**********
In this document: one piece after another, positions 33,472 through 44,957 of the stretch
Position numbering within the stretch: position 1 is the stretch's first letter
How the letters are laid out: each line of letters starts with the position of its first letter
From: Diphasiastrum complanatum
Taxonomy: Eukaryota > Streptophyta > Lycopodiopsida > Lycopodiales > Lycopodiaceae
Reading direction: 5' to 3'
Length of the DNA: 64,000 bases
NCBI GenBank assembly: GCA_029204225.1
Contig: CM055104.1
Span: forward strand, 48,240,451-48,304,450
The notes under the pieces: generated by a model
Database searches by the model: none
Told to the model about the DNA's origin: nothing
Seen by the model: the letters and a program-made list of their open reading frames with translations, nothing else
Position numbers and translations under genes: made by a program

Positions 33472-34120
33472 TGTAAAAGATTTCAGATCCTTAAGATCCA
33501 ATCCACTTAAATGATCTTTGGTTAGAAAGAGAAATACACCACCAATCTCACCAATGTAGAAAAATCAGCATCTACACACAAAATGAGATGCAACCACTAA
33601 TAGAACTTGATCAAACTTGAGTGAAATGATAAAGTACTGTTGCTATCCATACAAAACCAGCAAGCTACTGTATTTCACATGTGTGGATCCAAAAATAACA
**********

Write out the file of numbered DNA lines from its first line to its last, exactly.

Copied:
In this document: one piece after another, positions 33,472 through 44,957 of the stretch
Position numbering within the stretch: position 1 is the stretch's first letter
How the letters are laid out: each line of letters starts with the position of its first letter
From: Diphasiastrum complanatum
Taxonomy: Eukaryota > Streptophyta > Lycopodiopsida > Lycopodiales > Lycopodiaceae
Reading direction: 5' to 3'
Length of the DNA: 64,000 bases
NCBI GenBank assembly: GCA_029204225.1
Contig: CM055104.1
Span: forward strand, 48,240,451-48,304,450
The notes under the pieces: generated by a model
Database searches by the model: none
Told to the model about the DNA's origin: nothing
Seen by the model: the letters and a program-made list of their open reading frames with translations, nothing else
Position numbers and translations under genes: made by a program

Positions 33472-34120
33472 TGTAAAAGATTTCAGATCCTTAAGATCCA
33501 ATCCACTTAAATGATCTTTGGTTAGAAAGAGAAATACACCACCAATCTCACCAATGTAGAAAAATCAGCATCTACACACAAAATGAGATGCAACCACTAA
33601 TAGAACTTGATCAAACTTGAGTGAAATGATAAAGTACTGTTGCTATCCATACAAAACCAGCAAGCTACTGTATTTCACATGTGTGGATCCAAAAATAACA